Die Burger ran a front page story on Saturday on the results of an aerial survey of Great Whites in Algoa Bay. So, do we need to keep our toes on the nose instead of dangling over the sides of our boards? Not really it seems. Thankfully!
Dr Matt Dicken, though funding via the beach office & municipality, has been keeping an eye on our toothy friends to see what the get up to in our bay.
Lucky, the aerial surveys via chopper never spotted a white off our surfing beaches - the closest one spotted during the 43 flights the ou's did over a 2 year period was about 4k's north of PE Harbour. Most (80%) of the sharks spotted from the air were in an area 6k's north and south of the port at Coega.
Interestingly, the chopper surveys seemed to show a correlation between low water temps (15-17C) and high barometric pressure as being the conditions that most of the sightings were made. Whether the link between high pressure was just due to the fact that chopper flights were mostly conducted in favourable weather conditions, versus there actually being more sharks when the pressure is high, is hard to tell.
In conjunction with the aerial surveys, a total of 59 white sharks were fitted with acoustic tags between March and November 2012. The sharks were tagged at various sites between False Bay and Algoa Bay. An array of “listening stations” were then been deployed throughout Algoa Bay, which are able to detect the presence of any tagged sharks within a radius of approximately 500 m.
Three of the stations that are of interest to us as surfers are located 500 m offshore from Kings Beach, Slipway and Something Good
Information downloaded from these 3 stations shows 9 great whites were detected in the 9 months between May 2012 and January 2013. Five of them were local boytjies who'd been tagged in our bay, and 4 were ou's that had been tagged in Cape Town or Mossel Bay. Most of the sharks were detected in September (6 of the 9).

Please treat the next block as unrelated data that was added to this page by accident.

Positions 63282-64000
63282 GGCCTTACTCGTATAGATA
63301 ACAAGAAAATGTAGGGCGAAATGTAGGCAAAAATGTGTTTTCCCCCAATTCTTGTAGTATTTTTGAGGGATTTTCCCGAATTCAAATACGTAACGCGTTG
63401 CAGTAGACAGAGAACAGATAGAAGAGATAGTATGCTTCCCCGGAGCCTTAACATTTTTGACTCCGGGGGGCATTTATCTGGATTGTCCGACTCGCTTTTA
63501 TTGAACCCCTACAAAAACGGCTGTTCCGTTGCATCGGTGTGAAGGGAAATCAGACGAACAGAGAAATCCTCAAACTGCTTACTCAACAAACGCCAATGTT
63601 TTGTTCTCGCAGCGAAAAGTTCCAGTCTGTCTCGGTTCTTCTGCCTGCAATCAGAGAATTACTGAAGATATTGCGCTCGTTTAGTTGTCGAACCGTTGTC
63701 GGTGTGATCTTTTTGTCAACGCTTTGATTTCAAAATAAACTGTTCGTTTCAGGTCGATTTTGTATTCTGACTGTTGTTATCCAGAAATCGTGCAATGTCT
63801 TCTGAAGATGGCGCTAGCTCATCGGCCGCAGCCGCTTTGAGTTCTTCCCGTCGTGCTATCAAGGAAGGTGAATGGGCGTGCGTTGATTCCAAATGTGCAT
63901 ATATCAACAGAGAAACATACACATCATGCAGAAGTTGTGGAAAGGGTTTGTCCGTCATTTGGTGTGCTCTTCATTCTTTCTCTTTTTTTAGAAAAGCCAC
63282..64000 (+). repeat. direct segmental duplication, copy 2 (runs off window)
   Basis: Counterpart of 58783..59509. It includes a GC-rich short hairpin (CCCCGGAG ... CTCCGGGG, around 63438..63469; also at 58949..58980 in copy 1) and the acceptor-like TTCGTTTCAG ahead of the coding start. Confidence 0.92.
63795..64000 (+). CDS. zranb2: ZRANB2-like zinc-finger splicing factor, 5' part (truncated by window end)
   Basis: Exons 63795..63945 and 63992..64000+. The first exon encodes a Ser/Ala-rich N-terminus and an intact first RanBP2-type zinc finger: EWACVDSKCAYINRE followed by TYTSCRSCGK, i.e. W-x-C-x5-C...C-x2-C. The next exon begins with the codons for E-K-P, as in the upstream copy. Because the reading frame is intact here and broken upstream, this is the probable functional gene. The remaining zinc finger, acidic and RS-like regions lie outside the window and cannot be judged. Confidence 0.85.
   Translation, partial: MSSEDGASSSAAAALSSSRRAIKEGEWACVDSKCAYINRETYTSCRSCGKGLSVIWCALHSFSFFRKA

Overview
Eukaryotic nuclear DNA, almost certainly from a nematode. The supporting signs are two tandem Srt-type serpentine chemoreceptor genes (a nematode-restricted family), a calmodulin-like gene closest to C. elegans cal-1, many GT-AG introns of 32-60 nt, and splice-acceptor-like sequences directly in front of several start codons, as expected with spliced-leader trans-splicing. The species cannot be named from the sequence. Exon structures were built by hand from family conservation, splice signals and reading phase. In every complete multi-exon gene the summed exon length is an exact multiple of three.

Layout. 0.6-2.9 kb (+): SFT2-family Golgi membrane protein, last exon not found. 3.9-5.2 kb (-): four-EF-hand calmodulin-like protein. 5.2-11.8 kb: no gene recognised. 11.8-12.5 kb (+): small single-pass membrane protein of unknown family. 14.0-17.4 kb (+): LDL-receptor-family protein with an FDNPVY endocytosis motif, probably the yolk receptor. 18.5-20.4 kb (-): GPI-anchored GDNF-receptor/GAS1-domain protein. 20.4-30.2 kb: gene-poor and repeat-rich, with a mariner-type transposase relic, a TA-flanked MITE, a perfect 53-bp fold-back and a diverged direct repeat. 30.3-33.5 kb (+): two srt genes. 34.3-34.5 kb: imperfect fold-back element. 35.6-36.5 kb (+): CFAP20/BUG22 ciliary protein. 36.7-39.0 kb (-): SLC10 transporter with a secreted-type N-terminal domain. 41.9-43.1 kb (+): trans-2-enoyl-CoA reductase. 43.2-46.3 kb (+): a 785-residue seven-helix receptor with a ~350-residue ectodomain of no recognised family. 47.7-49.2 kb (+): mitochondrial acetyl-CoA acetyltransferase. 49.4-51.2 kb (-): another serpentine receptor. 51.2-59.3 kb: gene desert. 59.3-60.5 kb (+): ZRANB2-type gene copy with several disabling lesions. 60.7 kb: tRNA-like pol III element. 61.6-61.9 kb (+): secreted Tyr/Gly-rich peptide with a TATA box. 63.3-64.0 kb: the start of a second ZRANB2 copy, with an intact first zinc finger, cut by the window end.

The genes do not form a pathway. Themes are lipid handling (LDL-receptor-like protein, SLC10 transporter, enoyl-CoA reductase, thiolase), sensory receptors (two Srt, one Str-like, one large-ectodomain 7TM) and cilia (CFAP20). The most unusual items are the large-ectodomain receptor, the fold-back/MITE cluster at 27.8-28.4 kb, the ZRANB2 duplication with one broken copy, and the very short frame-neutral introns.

So, what does this mean for us?
Well, White sharks are present (although very few) throughout the year close inshore at Kings Beach, Slipway and Something Good....but they aren't resident at these sites and appear to be just passing through. Probably en route to/from Bird Island.
Seasonally, more white sharks were recorded inshore during September than any other month. Helicopter and shore angling surveys of the beaches also seem to support the observation that they're more common close inshore during spring and summer.
These results obviously only covers the tagged sharks. It is of course very probable that non-tagged sharks are also present. So as a result, the number of sharks detected by the study may be a very conservative estimate of the total number of sharks about.
The findings are also only for only 9 months. With continued monitoring and with more tagged sharks in the water it is inevitable that more tagged sharks will be detected at these sites. The guys have already tagged 12 more sharks in May and June 2013 and plan to tag another 8 before the end of the year.
Just cos the sharks cruise past fairly close to shore doesn't mean you're gonna lose your toes....cos at this stage their main behaviour seems to be just cruising. However, it is possible that the proposed fish farm just offshore Pipe could attract more sharks and cause them to spend more time in the area....cos there'd now be a reason for em to hang about. Suddenly a whole concentration of potential food, and lotsa activity in the water. Sharks are quizzy creatures, so a moerse bunch of fish in a cage sure will spark their interest.
What's this mean for us? We don't know yet. But it could well increase the probability of a water user encountering a white shark. Not good. One of the many reasons why I think the fish farm idea sucks.
Thanks to Dr Matt Dicken for the info and images.